Tracheotomy is a common, lifesaving procure performed to manage a variety of airway issues. There is evidence a multidisciplinary approach to management of tracheotomy patients leads to decreased morbidity and mortality and positive impact on quality of life. Tracheostomy results in anatomical and physiological changes in the respiratory system which impact voice production and may also impact swallowing function and overall quality of life. Speech-language pathologists (SLPs) typically play an important role in the multidisciplinary teams. Unfortunately, many SLPs lack academic-based training specific to tracheostomy and fewer have had the opportunity to participate in specialized hands-on training prior to interactions with patients. This presentation will provide participants with an understanding of the indications for tracheotomy, how the procedure is performed, the physiological effects of tracheotomy on the respiratory system and an introduction to assessment and management of communication and swallowing challenges in tracheotomized patients.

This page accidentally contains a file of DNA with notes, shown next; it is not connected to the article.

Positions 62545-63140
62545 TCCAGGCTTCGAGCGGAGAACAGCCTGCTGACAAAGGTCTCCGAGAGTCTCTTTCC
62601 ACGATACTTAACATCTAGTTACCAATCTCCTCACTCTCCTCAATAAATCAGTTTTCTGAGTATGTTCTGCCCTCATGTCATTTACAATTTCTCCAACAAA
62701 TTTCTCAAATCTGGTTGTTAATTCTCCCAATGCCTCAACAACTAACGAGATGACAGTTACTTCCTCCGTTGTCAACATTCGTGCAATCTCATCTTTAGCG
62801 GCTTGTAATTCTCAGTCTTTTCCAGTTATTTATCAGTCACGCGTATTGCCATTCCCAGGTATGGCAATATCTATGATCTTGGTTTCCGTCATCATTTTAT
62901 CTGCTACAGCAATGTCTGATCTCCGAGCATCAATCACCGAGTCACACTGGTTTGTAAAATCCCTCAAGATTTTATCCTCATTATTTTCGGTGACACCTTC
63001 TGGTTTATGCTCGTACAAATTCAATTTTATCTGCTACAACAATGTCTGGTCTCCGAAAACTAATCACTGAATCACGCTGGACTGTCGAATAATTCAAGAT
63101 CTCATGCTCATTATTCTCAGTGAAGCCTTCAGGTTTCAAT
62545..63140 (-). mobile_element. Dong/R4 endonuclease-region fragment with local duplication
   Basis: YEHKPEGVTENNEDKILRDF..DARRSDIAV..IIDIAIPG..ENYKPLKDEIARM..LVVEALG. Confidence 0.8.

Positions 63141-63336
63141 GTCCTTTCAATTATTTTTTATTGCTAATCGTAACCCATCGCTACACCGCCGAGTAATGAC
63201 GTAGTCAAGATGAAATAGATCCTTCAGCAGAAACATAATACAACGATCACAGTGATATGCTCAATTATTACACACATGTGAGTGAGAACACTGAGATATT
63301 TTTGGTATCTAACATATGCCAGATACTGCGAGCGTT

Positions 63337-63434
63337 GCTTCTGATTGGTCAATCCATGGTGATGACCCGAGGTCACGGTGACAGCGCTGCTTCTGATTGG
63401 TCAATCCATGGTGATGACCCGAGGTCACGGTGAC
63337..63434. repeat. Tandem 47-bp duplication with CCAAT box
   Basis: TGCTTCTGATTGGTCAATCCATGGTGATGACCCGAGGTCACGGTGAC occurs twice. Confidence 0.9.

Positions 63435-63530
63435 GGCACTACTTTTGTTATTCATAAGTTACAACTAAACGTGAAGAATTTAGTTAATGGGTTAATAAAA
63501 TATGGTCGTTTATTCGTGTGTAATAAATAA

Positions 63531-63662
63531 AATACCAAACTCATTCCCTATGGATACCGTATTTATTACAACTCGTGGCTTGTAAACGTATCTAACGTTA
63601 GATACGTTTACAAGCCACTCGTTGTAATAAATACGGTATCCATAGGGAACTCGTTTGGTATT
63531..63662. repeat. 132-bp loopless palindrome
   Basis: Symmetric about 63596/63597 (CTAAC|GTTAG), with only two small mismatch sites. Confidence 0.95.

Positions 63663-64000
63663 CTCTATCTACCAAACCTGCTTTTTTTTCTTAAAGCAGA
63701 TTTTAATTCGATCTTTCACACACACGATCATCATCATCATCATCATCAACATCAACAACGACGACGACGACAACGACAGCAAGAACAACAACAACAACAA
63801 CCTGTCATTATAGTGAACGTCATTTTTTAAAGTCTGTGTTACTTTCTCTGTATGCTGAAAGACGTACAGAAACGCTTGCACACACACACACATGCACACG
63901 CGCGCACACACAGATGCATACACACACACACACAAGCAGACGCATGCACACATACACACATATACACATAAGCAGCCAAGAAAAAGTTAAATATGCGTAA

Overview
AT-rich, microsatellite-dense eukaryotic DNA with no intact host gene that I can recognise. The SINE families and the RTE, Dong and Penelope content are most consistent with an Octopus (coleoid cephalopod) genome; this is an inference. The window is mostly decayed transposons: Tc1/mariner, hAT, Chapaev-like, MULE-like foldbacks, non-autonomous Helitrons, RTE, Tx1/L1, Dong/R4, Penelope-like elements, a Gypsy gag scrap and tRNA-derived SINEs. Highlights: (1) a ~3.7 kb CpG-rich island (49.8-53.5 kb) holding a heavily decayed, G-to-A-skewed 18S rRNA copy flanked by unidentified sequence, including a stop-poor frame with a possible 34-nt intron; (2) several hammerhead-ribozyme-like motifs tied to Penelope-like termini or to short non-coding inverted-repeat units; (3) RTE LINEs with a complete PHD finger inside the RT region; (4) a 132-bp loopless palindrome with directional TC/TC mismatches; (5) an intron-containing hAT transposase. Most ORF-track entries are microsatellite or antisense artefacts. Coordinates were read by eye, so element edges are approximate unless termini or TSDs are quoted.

Learner Outcomes: At the end of the presentation, participants will be able to identify two common reasons patients undergo tracheotomy, identify two ways the presence of a tracheostomy impacts respiratory function, identify two common myths about the impact of tracheostomy on swallowing function and identify two strategies for facilitating functional communications for tracheotomized patients.
Instructional Level: Beginner │ Track: Adult SLP